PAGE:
Territory Stories

Sunday Territorian 12 Jun 2016

Details:

Title

Sunday Territorian 12 Jun 2016

Collection

Sunday Territorian; NewspaperNT

Date

2016-06-12

Notes

This publication contains may contain links to external sites. These external sites may no longer be active.

Language

English

Subject

Community newspapers -- Northern Territory -- Darwin.; Australian newspapers -- Northern Territory -- Darwin.

Publisher name

Nationwide News Pty. Limited

Place of publication

Darwin

File type

application/pdf

Use

Copyright. Made available by the publisher under licence.

Copyright owner

Nationwide News Pty. Limited

License

https://www.legislation.gov.au/Series/C1968A00063

Parent handle

https://hdl.handle.net/10070/262721

Citation address

https://hdl.handle.net/10070/477807

Page content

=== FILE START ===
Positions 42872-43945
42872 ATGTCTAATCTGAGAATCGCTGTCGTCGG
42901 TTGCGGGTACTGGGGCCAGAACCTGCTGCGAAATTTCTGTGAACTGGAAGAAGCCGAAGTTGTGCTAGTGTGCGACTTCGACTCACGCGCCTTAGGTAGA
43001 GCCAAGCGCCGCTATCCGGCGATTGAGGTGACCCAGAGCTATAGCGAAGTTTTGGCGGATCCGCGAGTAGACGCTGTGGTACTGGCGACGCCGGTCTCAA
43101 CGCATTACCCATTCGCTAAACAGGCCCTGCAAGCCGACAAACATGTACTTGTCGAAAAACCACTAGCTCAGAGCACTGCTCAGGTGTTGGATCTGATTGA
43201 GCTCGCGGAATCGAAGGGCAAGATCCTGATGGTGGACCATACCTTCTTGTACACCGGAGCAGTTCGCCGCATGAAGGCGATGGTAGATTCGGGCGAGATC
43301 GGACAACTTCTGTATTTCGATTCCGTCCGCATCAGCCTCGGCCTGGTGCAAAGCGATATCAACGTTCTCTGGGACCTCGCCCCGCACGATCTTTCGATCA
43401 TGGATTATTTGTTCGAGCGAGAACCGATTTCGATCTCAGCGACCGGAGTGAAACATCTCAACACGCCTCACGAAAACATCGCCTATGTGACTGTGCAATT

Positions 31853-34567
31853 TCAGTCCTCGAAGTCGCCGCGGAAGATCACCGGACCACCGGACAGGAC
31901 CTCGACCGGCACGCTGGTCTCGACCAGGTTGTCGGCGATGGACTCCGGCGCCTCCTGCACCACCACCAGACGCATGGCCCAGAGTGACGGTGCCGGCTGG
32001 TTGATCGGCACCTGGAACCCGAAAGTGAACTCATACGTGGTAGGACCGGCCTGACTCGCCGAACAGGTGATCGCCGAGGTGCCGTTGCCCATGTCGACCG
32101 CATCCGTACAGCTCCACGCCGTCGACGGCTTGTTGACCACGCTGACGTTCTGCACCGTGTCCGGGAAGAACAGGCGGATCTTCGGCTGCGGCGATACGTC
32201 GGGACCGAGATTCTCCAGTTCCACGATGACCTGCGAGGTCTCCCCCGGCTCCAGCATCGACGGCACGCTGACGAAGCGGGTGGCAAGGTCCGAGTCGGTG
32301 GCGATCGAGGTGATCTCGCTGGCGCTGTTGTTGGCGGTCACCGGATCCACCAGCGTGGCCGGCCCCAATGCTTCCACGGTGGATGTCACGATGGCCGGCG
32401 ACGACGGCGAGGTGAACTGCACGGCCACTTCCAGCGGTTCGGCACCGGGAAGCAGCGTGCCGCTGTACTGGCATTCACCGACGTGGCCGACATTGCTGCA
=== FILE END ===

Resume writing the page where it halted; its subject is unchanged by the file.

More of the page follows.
26 FRONTIER ART & BOOKS SUNDAY JUNE 12 2016 NTNE01Z01MA - V1 E VERY summer more than five million migratory birds descend on Australian shores along the EastAsian Australasian Flyway. These 35 species of migratory shorebirds travel from as far away as Arctic Russia and Northern America to the southern hemisphere, then back again, for breeding purposes. Some birds fly for days with no break until they find their usual resting spot, but as the world rapidly develops many of these habitats are changing shape or being destroyed, leaving the birds with nowhere to go. Charles Darwin University printmaking lecturer Mats Unden and his students spent last semester learning about these migratory birds to contribute to The Flyway Print Exchange, spearheaded by Melbourne-based printmaker Kate Gorringe-Smith. These birds have been programmed to do this trip, and if they stop in a place theyve always stopped and that has been exploited the birds usually just drop dead, Unden said. They fly until they absolutely reach the point they have to stop, they need to drink and have food very quickly to sustain themselves. (Gorringe-Smith) talked about one bird that flies seven days and nights in one go, so when they stop they need to eat and drink and rest. If they cant do that they have about eight or 12 hours (before they die). Ten students from CDUs Casuarina campus and five from the Alice Springs campus have created prints for the Flyway Print Exchange: Birds Without Borders Awards. Some of the pieces will be selected to feature in the CDU Art Gallery exhibition Our Feathered Friends the Art of Birds in October. Their work will contribute to the Flyway Print Exchange, which began in 2013 as an exchange between artists living in different countries along the East-Asian Australasian Flyway. Unden said the university actively sought projects beyond its walls for students to participate in. It is very important, especially for art students, to realise that art is so much more than just making a picture art is a reflection of what goes on outside in the world, so we need to participate in the world, he said. If we can create assignments that anchor their practice in the real world outside of the uni, it is always beneficial. If you can involve something from the real world, so to speak, within the context of the education it gives more value just by being part of something thats not just a task. Many students took a literal approach to the project, creating direct images of different types of shorebirds across several types of printmaking styles, including etching, lino and digital. VET student Leah Clarke, 40, said the project opened her eyes to not only the plight of shorebirds, but also the range of techniques within the printmaking discipline. The project was full of firsts for Clarke, including exploring new mediums and locations around Darwin. Id never heard of shorebirds before I listened to the forum, she said. I went to Buffalo Creek for the first time, which was one of the locations they said we might be able to find the bird, and took some photographs. From there I sketched and did my first etch. While practising art in her own time, Clarke has only recently returned to university to study at a tertiary level. Ive always wanted to, but its never been the practical option, she said. But I feel Im old enough and settled enough that art no longer feels frivolous its something I need to do. Flyway Print Exchange: Birds Without Borders Award 2016 at Nan Giese Gallery, Orange 10 runs until June 24. Open by appointment. Call Peter Dowling on 8946 6312. BOOKED IN REVIEWS DANIELLE CLODE, SAMELA HARRIS, RICHARD EVANS NATURE Lure Of The Thylacine Col Bailey Echo $32.95 The Tasmanian tiger is Australias iconic extinct species. Like the dodo, they were ruthlessly and deliberately hunted to oblivion by humans. Or were they? Col Bailey, like many others, believes a few might yet survive in isolated pockets of wilderness and has compiled stories of sightings, huntings, captures and near misses. Some are fragmentary or implausible, others detailed and compelling. Many are polished smooth from repeated telling, bearing the hallmarks of folklore and legend. All of them detail the last troubled days of our contact with this striking creature, a relationship we are unwilling to relinquish. Bailey leaves the reader to draw their own conclusions about the thylacines survival, for all he is firmly persuaded by the evidence. I do hope he is right. Verdict: Fascinating FICTION Flight Of Dreams Ariel Lawhon Affirm Press, $29.99 What really happened on the Hindenberg? Forensic scientists have worked hard on its relics. Historians have dissected the stories. Theories abound. Ariel Lawhon has delved among them all and emerged with her own conspiracy theory. She fleshes out the crew and passengers including Emilie Imhoff, the celebrated only female crew member aboard the luxurious German airships ill-fated transAtlantic voyage in 1937. She succeeds in bringing them all into credible interactions the goodies, the baddies, the innocents. Best of all, she makes the Hindenberg almost tangible in the vivid re-creation of its elegant common rooms and stylish hospitality. It even had a smoking room. She might be right in her hypotheses. Or not. Verdict: Engrossing MEMOIR No Way But Gentlenesse Richard Hines Bloomsbury $36.99 A Kestrel for a Knave was a 1960s novel by Barry Hines, and the story and film version, Kes resonate still for their depiction of a harsh life in a failing South Yorkshire mining village. The central character was a teenager who found and nurtured a young kestrel. His dutiful care and attention gave life to bird and boy. Richard Hines, Barrys younger brother, was that boy and his memoir is an account of an avian obsession that helped him overcome a poor education and find his calling. Richard writes from the heart and this is his homage to another world. Sadly Barry died this year, but he would surely have been proud of his brothers literary debut. Verdict: Compelling PROUDLY SPONSORED BY 1/30 SMITH STREET MGreat knots at East Point. They fatten up during the Wet, then return to their Arctic breeding grounds in March Art beat A SHORE THING Each year thousands of birds flock to Darwins coastline after an epic journey from the other side of the world. Their flight is a work of art, literally Charles Darwin University visual arts students Jane Anderson, Leah Clarke and Ben Steane have contributed to the Flyway Print Exchange: Birds Without Borders Award tamara howie Arts